Archive for October, 2007

Random thoughts

Wednesday, October 31st, 2007

Arthur Kornberg died last Friday. Kornberg isolated the enzyme that synthesizes DNA in E. coli, and named it DNA polymerase. He won the Nobel for this — not a big surprise, as this was a major breakthrough in biology. He continued to do research for a really long time on DNA replication. His son Roger also won the Nobel — are there any other father/son Nobel winners? Anyway, a major light in the world of genetics, and I’m a bit older now that he’s gone.

Meanwhile, James Watson resigned as chancellor of Cold Spring Harbor Laboratories. Watson, of course, won the Nobel along with Crick and Maurice Wilkins for figuring out the structure of DNA. He recently earned considerable notoriey:

The former Harvard University researcher created instant controversy when he commented on the intelligence of Africans in a Oct. 14 article in the Sunday Times Magazine of London. Watson told the newspaper that he was “inherently gloomy about the prospect of Africa. … All our social policies are based on the fact that their intelligence is the same as ours – whereas all the testing says not really. …There is no firm reason to anticipate that the intellectual capacities of peoples geographically separated in their evolution should prove to have evolved identically.” Watson also said that while he hoped all people are equal, “people who have to deal with black employees find this is not true.”

Now, first of all, he’s quite right in principle when he says that geographically separated peoples could evolve differently.  The problem with this is that there’s no reason at all to suppose that the continent of Africa is geographically isolated from the rest of humanity. Homo sapiens originated there, and then spread to the rest of the world.  Since that time, genetic evidence indicates that there has been more or less continual flow of peoples back and forth from Africa.  Furthermore, there’s more genetic diversity among people in Africa than in the entire rest of the world, as is typical for the center of origin of a species.  So saying anything about “africans” as a whole is pretty misleading — very little would apply to Bantus, Masai, and !kung equally, other than the fact that as an adaptation to a hot, sunny environment, they all have lots of melanin.   So he’s wrong, and racist.  The problem is, this shouldn’t come as a big surprise.  Watson has gone on record being sexist and racist before.  For that matter, anyone who has read his book The Double Helix knows what a jerk he is.

Meanwhile, I’m reading a book called Scribal Culture and the Making of the Hebrew Bible.  Did you know that several Psalms are acrostics?  Psalm 119 has 22 groups of 8 verses.  In each group, all eight verses begin with the same letter of the Hebrew alphabet, and the groups are in alphabetical order.  It was apparently a penmanship exercise for training scribes.  Neat, huh?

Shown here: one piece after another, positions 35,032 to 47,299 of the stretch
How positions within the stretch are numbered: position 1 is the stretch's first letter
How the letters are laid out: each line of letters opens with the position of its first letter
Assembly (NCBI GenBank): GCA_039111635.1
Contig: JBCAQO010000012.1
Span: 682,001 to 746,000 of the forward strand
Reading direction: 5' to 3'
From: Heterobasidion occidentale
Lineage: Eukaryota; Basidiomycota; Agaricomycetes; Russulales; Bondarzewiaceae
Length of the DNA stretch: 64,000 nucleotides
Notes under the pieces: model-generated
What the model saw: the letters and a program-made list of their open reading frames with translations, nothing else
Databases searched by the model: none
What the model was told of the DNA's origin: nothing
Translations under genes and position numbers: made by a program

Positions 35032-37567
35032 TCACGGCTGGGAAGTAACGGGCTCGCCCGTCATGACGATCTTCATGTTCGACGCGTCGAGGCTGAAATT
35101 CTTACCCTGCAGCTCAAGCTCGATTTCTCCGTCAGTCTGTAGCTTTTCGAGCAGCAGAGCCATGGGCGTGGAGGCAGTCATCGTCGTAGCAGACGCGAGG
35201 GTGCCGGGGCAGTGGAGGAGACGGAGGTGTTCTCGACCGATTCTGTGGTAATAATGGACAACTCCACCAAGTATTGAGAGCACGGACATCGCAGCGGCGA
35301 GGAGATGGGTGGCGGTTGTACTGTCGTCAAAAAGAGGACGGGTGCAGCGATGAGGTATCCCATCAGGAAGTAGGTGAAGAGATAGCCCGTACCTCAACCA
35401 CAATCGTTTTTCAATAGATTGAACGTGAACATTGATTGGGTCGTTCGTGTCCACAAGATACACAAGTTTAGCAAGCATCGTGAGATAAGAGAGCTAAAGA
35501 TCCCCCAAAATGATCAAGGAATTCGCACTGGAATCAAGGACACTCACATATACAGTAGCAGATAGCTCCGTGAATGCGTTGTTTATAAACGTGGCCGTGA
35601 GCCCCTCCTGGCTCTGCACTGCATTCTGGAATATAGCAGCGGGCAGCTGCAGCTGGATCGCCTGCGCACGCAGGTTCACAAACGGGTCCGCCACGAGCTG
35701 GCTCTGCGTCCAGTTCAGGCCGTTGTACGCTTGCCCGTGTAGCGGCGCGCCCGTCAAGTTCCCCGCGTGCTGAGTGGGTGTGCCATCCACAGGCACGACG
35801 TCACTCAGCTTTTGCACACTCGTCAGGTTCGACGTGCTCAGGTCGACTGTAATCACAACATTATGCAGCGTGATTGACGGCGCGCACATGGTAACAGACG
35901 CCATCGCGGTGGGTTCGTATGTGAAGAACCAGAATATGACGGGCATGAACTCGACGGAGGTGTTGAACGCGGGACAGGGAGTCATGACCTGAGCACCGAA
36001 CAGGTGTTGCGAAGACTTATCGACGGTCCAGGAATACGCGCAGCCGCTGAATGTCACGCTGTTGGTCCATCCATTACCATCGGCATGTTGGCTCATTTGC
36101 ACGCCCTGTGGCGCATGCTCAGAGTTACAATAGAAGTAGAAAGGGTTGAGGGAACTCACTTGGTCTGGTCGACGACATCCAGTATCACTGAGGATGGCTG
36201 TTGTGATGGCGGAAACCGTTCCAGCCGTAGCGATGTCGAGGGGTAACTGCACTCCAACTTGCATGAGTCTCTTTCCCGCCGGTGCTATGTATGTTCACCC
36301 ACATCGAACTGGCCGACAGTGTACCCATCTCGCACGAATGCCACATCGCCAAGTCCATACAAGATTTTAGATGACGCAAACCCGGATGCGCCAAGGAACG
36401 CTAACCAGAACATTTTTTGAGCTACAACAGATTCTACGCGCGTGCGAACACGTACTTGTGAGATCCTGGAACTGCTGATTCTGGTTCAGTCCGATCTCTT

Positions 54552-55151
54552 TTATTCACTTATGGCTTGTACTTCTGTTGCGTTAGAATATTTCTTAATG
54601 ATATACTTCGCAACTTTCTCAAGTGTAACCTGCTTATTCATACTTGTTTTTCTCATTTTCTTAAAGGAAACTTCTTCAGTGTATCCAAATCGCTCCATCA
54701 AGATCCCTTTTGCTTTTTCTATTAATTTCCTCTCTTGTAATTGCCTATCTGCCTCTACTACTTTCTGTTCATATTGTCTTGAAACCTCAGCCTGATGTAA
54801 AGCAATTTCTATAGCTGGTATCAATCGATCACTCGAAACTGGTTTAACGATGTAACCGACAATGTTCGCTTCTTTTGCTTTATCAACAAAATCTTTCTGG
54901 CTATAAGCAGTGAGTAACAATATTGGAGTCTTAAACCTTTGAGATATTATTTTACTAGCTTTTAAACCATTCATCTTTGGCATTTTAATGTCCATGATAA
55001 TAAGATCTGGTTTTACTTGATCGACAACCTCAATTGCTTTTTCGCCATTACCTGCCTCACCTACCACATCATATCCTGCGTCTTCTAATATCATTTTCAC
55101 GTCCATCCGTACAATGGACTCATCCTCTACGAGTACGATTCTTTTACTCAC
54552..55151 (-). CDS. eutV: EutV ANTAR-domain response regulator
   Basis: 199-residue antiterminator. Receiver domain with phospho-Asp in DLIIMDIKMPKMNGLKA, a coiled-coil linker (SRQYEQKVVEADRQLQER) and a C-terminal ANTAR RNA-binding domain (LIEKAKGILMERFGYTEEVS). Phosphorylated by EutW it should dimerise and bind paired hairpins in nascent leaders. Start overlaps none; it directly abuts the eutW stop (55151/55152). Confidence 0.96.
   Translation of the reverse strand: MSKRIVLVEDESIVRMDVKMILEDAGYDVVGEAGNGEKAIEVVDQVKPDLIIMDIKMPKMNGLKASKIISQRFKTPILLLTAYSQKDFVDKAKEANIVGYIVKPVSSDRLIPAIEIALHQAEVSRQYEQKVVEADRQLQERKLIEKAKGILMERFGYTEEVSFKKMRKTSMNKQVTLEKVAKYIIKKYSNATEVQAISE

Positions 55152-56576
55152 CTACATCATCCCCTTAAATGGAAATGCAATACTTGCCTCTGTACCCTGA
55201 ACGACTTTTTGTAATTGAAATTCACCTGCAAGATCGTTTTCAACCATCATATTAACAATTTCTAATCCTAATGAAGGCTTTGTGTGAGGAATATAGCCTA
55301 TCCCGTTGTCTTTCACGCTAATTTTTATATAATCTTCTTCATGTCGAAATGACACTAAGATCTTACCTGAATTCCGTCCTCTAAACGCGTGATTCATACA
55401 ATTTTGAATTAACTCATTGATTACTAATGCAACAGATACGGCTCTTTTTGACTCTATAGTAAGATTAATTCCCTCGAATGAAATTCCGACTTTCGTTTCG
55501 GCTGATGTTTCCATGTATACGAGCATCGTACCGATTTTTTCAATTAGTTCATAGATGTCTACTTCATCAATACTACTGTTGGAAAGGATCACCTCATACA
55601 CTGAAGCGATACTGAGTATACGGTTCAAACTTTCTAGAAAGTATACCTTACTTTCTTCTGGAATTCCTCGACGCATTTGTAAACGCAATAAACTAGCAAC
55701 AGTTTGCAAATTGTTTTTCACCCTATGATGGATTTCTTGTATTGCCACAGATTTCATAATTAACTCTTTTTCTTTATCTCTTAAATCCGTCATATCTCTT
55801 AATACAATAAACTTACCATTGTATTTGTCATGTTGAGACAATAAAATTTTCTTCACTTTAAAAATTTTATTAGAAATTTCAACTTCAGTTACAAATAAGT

How’s this for a Halloween post?

Tuesday, October 30th, 2007

Thursday I go to St. Louis to see a coagulation specialist. I had to get all my medical records to take with me, which means I now have a copy of the CD with my CT scans and MRI on it. Yep. This is my brain on drugs:

MRI of my brain

Well, morphine, anyway.  Apparently it’s normal, though.  They didn’t find clots anywhere except my kidneys.

Really cool toy I used to have that your kids will never have

Monday, October 29th, 2007

This morning I was walking by one of the labs, and my colleague Lucinda and some students were in there preparing a bunch of planting pots.  This procedure consists of poking holes in the bottoms of plastic cups such as one would have at a kegger.  They were using a soldering iron to do this, as it melts neat holes in them.

The thing was, the smell immediately brought back memories of this toy I used to have.  It was a Mattel Vac-U-Form.  You heated up a sheet of colored plastic on this metal block, then flipped it over onto a platform where you could put various forms.  Then you pumped a handle that created a vacuum, pulling the soft plastic down onto the form.  You could make all kinds of little cars and boats and stuff, and also little signs with raised letters.  I’d forgotten all about this thing.

I immediately asked Walt if he’d had one, and of course he had — we were very similar geeky little kids.  We were marveling at what a great toy it was, and also at the fact that this toy could never be sold today.  We were lucky enough to be around at just the right time — they had invented lots of cool stuff, and nobody had yet started worrying about whether we would burn our faces off with it.

Adventures in bike commuting

Thursday, October 25th, 2007

Jason Ogg, the blacksmith in the Discworld country of Lancre, has the gift of being able to shoe any animal that is brought to him to shoe. The price of this gift is that he has to shoe any animal that is brought to him to shoe, including for instance an ant, and Death’s horse Binky.